To fight greenwashing, brands need to become advocates for change

A child holds a banner during a protest, as the UN Climate Change Conference (COP26) takes place, in London, Britain, November 6, 2021. REUTERS/Henry Nicholls

April 22 - Last year Ethical Corporation magazine and Futerra, the PR agency I co-founded, both celebrated 20th birthdays. Like the magazine, Futerra was born out of a desire to make positive change in all parts of society: civil society, government, communities and business.

I attended many of Ethical Corporation’s first events and wrote in some of its first issues. Back then, renewables were still called “alternative energy”, campaigns about biodiversity were confused for those about biological washing powder, and when you talked about carbon dioxide, people would correct you and say, "don’t you mean carbon monoxide?”. In fact, at one point, we even considered renaming sustainability because nobody understood what it meant. I’m relieved those times are behind us.

Looking back on the last 20 years, one of the biggest changes I’ve witnessed is the messaging of sustainability going mainstream, but not the action. Twenty years ago, gathering 500 people to think and talk about sustainability would seem like quite an achievement. Now, we’re seeing 25,000 people attending global events like COP26. We know the number one concern amongst young people worldwide is climate change, and consumer demand for sustainable brands and products is now at an all-time high. Google saw a 4,550% increase in searches for sustainable lifestyles in April 2021. When it comes to communicating sustainability, we’re operating on a different playing field now.

Arguably, it is now corporations and non-governmental organisations (NGOs) that are scrambling to keep up with the public conversation about sustainability. The ramifications of that change haven’t even begun to be felt yet. Our audiences are now the creators of the conversation, and they see sustainability as integrated and intersectional, particularly those who are younger. In fact, talking about “audiences” or “consumers” when it comes to sustainability is naïve – because the leadership is coming from the public.

This is something that we wanted for a very, very long time (for those of us who are driven by sustainability). But many corporations are still struggling to understand that they lost control of the narrative a long time ago. That means the brand communications tactic of listing every green initiative just won’t cut it. Newsflash: nobody cares about your sustainability credentials; people only care about how you’re going to help them.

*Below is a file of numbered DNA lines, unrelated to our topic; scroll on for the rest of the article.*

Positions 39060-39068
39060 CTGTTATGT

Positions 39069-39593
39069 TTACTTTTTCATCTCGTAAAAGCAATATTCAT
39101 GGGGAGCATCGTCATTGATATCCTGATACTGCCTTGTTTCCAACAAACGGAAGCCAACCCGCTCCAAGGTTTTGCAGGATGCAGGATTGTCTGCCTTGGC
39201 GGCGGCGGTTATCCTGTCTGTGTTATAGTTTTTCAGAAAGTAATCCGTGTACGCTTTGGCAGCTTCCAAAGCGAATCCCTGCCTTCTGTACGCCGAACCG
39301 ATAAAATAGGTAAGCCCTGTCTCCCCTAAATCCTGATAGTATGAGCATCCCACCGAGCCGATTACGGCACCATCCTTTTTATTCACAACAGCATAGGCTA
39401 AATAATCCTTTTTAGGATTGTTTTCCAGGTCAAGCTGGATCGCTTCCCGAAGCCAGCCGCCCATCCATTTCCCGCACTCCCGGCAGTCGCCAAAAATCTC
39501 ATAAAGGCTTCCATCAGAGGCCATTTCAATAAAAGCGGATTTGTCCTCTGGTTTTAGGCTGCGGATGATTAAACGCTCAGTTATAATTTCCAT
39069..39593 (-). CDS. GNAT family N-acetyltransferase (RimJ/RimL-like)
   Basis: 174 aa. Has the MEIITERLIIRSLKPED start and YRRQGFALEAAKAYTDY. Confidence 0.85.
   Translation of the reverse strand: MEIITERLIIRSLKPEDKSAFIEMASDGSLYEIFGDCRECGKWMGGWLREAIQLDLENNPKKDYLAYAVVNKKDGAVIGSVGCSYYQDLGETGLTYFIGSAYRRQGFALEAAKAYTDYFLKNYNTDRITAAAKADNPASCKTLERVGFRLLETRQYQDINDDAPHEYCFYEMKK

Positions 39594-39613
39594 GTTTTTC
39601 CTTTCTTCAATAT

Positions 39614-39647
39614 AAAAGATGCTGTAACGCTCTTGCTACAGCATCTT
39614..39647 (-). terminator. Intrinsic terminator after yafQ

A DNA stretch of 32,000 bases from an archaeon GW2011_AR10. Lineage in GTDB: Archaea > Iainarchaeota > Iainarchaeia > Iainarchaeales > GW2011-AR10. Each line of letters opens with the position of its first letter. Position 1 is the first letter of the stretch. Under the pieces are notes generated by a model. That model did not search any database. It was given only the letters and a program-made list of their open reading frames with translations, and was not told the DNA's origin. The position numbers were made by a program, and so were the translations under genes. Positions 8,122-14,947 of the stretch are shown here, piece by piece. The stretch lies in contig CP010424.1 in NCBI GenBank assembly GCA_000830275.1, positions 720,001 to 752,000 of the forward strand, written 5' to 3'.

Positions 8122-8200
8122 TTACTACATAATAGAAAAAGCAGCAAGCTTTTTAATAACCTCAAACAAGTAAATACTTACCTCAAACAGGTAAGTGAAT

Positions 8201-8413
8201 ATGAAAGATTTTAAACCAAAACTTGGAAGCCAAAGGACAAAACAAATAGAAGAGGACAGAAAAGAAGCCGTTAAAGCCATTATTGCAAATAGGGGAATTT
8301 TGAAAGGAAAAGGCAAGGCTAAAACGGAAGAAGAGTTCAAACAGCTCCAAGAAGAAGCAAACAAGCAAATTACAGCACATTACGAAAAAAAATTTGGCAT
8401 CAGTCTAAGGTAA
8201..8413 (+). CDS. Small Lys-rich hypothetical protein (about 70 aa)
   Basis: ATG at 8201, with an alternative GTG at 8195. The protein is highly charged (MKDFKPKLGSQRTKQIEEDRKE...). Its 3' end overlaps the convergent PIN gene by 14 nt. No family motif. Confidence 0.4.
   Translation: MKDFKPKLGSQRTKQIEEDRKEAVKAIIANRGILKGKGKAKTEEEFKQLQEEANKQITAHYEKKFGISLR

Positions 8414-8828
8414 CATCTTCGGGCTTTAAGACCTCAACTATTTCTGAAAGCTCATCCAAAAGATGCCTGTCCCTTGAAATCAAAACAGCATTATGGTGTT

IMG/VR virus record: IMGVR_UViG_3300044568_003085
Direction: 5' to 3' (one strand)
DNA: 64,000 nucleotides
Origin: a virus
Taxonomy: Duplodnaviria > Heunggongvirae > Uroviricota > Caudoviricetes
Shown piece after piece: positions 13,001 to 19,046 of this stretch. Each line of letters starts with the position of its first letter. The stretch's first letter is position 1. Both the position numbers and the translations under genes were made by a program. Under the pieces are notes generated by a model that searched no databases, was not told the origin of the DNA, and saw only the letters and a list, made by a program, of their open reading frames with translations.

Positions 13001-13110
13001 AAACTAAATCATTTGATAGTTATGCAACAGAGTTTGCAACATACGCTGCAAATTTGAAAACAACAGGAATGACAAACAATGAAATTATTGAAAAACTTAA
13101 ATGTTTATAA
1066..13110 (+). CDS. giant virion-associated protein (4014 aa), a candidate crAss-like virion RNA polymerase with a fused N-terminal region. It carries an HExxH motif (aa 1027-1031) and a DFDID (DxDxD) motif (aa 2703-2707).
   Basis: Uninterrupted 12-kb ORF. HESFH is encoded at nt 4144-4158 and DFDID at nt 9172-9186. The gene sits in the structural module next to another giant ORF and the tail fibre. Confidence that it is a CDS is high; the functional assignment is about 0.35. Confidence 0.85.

One of the biggest fights I've had over the last two decades is trying to get companies to understand that sustainability isn’t like other brand attributes. It is not like your price point or quality claims. In fact, the words “sustainability” and “claim” should never be in the same sentence. Because it's not the claims you make, it's about how you serve, how you help and how you provide answers. Traditional claim-making is the danger zone because that’s where greenwashing is born. If you’re in a “claims mindset” around sustainability, greenwashing is nearly inevitable.

COP26 President Alok Sharma talks with members of the Chinese delegation during the UN Climate Change Conference (COP26) in Glasgow, Scotland, Britain November 13, 2021. More than 25,000 people attended the summit. REUTERS/Phil Noble

So, in the 2020s, what brands must ask themselves is: how can we advocate for change? How can we support change? How can we uplift change makers? By asking these questions, they will be actively fighting against the greenwash virus. Communications, at its best, should be about advocacy, honesty and helping the consumer to make better, more sustainable choices. The brands that do this well are being embraced. Whereas the brands that are still attempting to claim or take credit for what they're doing on sustainability tend to be disappointed, if not actually criticised, for greenwashing. Long may that continue.

So, what might the next 20 years look like for business sustainability?

Corporations need to answer one of the hardest questions of all: what role can we play in encouraging more sustainable consumption? It’s a question that none of us has answered in the last 20 years because it's not really a question about consumption, it's a question about capitalism. That’s why I expect, and desperately hope, to see radical innovation in business models.

I believe that brands are the architects of desire, and they should be the creators of the solutions. And the way to create those solutions is through inventiveness, imagination, experimentation, creativity, “hybridizing” and creating something new, rather than trying to re-engineer the old. I can’t wait to see what the next 20 years bring.

Opinions expressed are those of the author. They do not reflect the views of Reuters News, which, under the Trust Principles, is committed to integrity, independence, and freedom from bias. Sustainable Business Review, a part of Reuters Professional, is owned by Thomson Reuters and operates independently of Reuters News.

Solitaire Townsend is chief solutionist and co-founder of the global change-agency Futerra, with offices in London, New York, Stockholm and Mexico City. “Ethical Entrepreneur of the Year”, member of the United Nations Sustainable Lifestyles Taskforce and a London Leader for Sustainability. She is author of The Happy Hero – How To Change Your Life By Changing The World.